It’s Christmas Eve at the 66 Quarters Colony in Islamabad’s Sector G-7/2. A group of excited children put ornaments on a large Christmas tree placed near the colony’s entrance. But for 12-year-old Areej, this year’s festivities have lost meaning and colour.
Much like every innocent little child, she wanted to celebrate Christmas in new clothes. But the harsh realities of life have caught up with her family. Since Areej’s father died six months ago, her mother, Rehana, has been working as a domestic helper to make ends meet. But it is difficult to support a family of five children in these tough economic times. “I am struggling to provide bread to my children, how can I manage new clothes for them?” Rehana said, adding, “I feel helpless for not being able fulfill the wishes of my children this Christmas.”It is not that Rehana did not look for a decent paid job. She applied in different offices for work as a secretary or receptionist. But more often than not, her employers – most of them Muslims – were repulsed by her religion. They offered her to work as a sweeper, Rehana said.
She refused the job offers over her dignity. In the same colony, Josephina’s story is similar to Rehana’s. Josephina, a widow, is a government employee with a monthly salary of Rs8,500. For Christmas, she altered the clothes she had bought for her three children last year for a relative’s wedding. She received her monthly salary earlier than usual because of Christmas, but she couldn’t even think about holiday shopping. “If I spend my salary on buying new clothes for my children, I would not be able to afford the utility bills and my children’s school fees,” she said.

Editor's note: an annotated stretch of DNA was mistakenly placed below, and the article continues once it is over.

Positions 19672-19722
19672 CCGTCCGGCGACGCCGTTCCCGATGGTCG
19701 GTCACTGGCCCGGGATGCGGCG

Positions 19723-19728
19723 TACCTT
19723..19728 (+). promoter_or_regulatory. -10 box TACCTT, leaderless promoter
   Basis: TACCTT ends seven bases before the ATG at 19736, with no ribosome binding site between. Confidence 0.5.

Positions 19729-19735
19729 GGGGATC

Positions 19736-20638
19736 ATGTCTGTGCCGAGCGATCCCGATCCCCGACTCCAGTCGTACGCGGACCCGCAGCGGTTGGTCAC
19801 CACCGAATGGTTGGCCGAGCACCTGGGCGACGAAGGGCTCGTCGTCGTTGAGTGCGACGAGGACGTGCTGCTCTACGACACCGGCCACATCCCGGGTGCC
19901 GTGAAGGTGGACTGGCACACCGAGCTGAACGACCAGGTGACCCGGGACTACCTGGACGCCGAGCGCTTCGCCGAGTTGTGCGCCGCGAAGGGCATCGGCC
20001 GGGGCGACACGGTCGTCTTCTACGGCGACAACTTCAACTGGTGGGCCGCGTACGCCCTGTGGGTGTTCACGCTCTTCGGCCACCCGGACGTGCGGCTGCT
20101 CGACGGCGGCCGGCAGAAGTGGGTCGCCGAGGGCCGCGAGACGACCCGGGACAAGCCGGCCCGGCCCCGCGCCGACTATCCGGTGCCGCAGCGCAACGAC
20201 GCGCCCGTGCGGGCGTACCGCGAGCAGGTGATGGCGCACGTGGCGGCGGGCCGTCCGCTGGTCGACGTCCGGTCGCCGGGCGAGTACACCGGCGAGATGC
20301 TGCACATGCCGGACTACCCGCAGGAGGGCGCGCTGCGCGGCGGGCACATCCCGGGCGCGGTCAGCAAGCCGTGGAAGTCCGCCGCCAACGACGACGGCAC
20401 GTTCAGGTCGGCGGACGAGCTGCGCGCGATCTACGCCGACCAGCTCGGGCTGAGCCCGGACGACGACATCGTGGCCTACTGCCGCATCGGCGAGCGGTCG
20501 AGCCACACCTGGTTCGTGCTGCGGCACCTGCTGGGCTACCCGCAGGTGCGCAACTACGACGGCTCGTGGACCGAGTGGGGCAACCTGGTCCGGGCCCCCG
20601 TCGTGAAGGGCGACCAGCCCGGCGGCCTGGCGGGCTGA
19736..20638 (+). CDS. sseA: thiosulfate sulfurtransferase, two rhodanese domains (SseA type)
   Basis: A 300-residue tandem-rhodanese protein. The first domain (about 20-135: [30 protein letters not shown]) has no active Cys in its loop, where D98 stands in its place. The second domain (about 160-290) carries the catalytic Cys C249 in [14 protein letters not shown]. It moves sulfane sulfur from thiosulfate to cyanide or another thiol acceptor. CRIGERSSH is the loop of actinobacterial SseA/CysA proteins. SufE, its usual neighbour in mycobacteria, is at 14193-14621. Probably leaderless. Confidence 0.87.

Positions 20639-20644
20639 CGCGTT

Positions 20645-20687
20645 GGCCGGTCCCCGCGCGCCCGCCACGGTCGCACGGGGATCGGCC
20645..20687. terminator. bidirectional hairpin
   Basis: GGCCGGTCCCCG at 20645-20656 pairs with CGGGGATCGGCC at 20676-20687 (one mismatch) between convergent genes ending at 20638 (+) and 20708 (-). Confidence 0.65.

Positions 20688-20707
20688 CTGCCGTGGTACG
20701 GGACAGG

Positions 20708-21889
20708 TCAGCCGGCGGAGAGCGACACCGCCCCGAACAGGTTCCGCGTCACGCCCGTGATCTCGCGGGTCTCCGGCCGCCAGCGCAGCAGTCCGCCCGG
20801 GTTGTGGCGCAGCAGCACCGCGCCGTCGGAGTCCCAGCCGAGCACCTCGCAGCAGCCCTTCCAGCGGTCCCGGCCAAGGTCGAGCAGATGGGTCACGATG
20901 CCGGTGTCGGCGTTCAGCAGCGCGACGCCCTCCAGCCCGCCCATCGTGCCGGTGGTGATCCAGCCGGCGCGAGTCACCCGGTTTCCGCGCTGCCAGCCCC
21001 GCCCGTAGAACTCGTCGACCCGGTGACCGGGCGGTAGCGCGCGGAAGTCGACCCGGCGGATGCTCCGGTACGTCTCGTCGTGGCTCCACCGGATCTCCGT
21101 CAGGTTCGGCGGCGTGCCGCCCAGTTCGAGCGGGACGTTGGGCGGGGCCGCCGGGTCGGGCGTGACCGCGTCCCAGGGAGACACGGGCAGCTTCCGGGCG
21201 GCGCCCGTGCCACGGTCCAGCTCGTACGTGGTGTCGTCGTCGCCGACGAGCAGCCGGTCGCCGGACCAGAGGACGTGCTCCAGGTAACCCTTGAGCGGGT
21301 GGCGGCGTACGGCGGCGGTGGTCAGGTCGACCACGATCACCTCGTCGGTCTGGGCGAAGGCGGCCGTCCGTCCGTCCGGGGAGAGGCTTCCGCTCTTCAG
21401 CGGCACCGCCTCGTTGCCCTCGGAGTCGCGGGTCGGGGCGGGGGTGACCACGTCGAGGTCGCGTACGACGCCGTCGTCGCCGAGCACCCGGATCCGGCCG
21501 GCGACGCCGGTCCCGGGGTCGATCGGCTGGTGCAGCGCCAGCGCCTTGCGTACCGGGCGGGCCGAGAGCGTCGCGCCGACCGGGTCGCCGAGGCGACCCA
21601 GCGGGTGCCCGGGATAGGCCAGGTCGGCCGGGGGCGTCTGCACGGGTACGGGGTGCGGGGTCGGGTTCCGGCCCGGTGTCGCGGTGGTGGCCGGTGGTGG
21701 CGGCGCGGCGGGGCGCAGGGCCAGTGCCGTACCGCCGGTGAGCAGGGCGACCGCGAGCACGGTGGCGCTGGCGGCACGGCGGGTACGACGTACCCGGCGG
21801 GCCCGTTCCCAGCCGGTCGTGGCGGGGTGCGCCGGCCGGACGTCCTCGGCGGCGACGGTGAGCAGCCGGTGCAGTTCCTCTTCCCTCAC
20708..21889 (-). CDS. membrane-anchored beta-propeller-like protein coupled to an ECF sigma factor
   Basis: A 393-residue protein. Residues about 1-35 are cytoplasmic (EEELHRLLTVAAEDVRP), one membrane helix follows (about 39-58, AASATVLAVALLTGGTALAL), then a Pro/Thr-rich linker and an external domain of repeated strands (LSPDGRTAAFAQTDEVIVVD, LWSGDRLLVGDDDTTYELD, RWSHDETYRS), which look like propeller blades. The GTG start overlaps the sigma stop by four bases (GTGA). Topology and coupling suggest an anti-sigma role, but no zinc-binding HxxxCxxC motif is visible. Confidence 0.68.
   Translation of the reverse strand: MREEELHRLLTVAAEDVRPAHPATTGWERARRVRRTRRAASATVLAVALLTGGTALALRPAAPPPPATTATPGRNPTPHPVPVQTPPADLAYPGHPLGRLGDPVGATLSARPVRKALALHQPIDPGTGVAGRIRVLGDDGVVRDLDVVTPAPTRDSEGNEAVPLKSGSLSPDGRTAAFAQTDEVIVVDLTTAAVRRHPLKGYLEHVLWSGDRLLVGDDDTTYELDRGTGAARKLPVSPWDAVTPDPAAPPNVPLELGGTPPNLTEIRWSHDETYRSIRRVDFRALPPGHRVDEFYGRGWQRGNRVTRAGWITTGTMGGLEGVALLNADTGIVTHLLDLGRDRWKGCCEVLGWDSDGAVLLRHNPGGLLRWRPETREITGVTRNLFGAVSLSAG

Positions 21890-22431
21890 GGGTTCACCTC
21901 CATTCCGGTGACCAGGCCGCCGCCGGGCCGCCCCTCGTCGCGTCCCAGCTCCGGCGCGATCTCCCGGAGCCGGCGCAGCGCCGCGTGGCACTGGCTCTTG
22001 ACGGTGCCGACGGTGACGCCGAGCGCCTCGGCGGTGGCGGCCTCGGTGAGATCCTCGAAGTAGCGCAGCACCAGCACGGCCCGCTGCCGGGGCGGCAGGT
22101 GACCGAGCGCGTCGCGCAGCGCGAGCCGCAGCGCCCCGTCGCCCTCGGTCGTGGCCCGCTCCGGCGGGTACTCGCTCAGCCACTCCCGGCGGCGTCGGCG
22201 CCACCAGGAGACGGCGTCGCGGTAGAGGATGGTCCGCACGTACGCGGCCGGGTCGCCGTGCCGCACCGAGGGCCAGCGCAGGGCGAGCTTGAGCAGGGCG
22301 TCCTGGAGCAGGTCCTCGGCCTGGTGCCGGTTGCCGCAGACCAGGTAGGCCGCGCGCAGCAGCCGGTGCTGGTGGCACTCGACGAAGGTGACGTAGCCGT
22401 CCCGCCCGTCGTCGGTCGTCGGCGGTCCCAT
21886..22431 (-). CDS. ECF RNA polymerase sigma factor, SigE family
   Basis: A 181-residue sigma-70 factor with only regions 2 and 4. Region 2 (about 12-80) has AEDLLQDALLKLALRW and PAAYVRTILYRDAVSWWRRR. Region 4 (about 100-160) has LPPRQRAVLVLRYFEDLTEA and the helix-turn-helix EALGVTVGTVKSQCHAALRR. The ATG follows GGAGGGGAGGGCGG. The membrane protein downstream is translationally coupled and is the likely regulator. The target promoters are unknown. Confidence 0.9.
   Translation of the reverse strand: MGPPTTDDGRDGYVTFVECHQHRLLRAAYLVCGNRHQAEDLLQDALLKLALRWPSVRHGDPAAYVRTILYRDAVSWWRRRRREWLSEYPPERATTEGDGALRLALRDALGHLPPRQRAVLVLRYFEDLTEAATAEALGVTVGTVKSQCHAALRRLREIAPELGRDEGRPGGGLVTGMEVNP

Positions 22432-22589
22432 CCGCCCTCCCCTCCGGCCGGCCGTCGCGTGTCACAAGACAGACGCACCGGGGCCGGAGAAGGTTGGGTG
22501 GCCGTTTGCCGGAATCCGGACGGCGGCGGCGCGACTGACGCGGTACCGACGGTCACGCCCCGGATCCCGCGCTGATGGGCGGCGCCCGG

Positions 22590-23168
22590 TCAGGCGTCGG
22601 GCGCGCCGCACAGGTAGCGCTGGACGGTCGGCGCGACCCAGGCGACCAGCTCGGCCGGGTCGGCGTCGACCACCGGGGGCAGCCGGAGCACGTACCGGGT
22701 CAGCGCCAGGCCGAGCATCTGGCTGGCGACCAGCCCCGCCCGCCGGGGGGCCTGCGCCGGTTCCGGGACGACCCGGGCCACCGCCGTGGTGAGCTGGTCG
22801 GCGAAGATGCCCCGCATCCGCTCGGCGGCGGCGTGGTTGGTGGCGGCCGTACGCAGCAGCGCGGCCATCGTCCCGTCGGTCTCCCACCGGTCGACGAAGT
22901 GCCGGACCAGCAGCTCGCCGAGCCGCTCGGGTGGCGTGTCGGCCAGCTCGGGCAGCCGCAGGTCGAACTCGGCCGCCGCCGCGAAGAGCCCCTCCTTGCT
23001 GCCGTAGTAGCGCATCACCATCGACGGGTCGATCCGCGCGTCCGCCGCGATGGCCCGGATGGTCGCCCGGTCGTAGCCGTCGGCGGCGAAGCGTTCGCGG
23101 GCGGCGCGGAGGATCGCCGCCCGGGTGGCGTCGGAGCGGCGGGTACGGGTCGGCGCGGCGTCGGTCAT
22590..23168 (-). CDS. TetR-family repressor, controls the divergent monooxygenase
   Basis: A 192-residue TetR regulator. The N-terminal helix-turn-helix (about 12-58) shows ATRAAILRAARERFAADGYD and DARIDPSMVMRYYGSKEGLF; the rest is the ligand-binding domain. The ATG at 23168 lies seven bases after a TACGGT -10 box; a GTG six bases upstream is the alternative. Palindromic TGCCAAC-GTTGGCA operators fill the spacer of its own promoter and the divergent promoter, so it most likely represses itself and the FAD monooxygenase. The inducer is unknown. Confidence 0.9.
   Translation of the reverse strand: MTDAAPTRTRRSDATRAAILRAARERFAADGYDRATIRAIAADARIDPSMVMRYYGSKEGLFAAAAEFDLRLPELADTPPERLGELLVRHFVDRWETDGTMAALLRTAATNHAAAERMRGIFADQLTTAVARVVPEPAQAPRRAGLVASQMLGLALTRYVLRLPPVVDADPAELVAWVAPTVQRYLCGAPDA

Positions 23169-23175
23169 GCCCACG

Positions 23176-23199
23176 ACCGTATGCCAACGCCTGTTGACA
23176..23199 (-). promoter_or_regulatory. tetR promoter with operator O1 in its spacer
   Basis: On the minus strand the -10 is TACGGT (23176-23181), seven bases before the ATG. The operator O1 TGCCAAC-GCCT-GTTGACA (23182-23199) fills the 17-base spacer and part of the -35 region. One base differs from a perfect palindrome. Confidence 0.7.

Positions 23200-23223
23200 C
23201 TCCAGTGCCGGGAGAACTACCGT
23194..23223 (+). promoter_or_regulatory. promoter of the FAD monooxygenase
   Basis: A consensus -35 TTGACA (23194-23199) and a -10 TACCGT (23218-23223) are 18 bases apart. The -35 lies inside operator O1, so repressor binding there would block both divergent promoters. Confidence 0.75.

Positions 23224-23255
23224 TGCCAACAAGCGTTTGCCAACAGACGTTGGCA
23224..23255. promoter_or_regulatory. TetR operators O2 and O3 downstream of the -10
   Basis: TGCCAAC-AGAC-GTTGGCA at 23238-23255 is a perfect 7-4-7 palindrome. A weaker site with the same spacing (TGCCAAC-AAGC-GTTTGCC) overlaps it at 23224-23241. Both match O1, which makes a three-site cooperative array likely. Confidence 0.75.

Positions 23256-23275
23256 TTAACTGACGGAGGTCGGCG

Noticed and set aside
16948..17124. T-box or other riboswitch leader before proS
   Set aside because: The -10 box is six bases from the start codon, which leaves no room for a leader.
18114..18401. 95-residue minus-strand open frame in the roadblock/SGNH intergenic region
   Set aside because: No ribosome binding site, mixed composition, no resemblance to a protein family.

Children on Christmas eve. PHOTO: AFP; MYRA IQBAL/EXPRESS
At the French Colony in sector F-7/4, the sadness in Haroon Masih’s eyes cuts through visible signs of holiday cheer. There, near booths selling holiday cakes, ornaments and bangles to celebrate the birth of Jesus, Masih walks with broken sandals on his feet. “I was able to buy new clothes for my children, but did not have enough money to buy new shoes for myself,” he said. Since Masih, 30, was fired from the sanitation directorate of the Capital Development Authority (CDA), he makes a living by washing cars or by working as a day labourer.
French Colony, unlike slum dwellings which often exist on the periphery of an urban metropolis, is located in one of the city’s posh sectors. The 300-house colony is a stone’s throw from one of Islamabad’s busiest commercial centres, Jinnah Super Market. But Masih said no one from the surrounding residential areas has ever asked after the Christians living there before or on Christmas Day.
“This world is built on greed,” Masih said. “If you have money, the world will be at your feet. Otherwise it will kick you.” For the young Christian men, there is also the harassment they face from the police around Christmas. “First, the government issues us liquor permits. But if we consume, the police comes after us,” Imran Masih, a French Colony resident, said. He said the police usually rip up their permits and hold them in custody until they pay bribes. Sometimes the police would also register a case against the Christian youth on trumped up charges, Imran Masih alleged.
In harsh socioeconomic conditions, the sparse Christmas lights in the 66 Quarters Colony and the French Colony become a way for many of the residents to forget their sorrows for a day. Perhaps, these lights will signal a bright and hopeful start for Islamabad’s Christians before the next Christmas.
Published in The Express Tribune, December 25th, 2012.